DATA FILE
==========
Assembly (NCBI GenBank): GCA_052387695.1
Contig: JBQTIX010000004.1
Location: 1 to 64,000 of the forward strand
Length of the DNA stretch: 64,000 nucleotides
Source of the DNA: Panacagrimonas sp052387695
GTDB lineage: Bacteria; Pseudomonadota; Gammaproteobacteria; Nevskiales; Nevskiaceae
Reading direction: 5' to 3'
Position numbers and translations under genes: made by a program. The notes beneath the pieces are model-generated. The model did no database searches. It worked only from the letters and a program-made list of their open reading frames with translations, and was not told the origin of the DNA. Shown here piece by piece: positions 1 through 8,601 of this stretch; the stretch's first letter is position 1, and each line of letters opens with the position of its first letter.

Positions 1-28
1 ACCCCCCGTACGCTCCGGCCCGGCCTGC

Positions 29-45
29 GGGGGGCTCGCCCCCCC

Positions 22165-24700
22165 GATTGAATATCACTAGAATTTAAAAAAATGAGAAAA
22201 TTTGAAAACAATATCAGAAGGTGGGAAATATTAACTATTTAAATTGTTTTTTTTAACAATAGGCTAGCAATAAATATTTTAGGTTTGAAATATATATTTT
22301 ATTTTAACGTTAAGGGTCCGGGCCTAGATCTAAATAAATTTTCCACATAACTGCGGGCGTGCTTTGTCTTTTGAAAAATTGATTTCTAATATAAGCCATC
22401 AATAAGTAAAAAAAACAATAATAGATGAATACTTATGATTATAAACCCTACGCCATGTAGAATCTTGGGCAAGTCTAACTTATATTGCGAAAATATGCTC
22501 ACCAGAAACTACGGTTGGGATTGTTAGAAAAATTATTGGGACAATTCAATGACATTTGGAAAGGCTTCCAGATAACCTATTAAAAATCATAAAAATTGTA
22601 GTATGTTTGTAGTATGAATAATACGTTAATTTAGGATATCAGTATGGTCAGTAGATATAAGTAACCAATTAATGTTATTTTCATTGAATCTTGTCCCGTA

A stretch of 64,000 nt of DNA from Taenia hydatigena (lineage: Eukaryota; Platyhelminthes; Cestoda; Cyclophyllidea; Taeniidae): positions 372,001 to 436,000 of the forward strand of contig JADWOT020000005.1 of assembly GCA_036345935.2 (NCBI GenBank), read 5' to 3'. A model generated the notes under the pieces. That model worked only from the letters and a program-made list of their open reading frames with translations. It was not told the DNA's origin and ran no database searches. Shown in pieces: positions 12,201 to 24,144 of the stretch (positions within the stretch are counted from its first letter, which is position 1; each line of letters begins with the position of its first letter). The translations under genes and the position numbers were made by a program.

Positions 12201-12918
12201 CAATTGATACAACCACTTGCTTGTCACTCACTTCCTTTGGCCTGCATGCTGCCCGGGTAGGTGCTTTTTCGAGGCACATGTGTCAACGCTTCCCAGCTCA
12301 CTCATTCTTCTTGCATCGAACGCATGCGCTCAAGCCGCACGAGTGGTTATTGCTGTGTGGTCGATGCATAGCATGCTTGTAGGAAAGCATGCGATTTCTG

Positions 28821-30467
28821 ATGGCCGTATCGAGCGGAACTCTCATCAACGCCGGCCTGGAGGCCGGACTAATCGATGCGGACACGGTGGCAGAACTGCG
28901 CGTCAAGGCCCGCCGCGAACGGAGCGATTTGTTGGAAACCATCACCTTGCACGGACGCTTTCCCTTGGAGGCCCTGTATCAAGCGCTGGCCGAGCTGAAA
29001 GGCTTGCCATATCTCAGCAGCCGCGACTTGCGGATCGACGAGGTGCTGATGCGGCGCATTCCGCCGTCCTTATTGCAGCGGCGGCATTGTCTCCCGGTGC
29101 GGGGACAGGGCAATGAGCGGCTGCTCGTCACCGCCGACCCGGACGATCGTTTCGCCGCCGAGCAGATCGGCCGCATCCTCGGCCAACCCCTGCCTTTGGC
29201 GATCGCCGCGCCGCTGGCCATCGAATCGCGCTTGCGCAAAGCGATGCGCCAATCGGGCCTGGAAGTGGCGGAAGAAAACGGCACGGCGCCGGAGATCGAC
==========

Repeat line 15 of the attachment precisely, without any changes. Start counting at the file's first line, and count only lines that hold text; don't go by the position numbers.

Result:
22201 TTTGAAAACAATATCAGAAGGTGGGAAATATTAACTATTTAAATTGTTTTTTTTAACAATAGGCTAGCAATAAATATTTTAGGTTTGAAATATATATTTT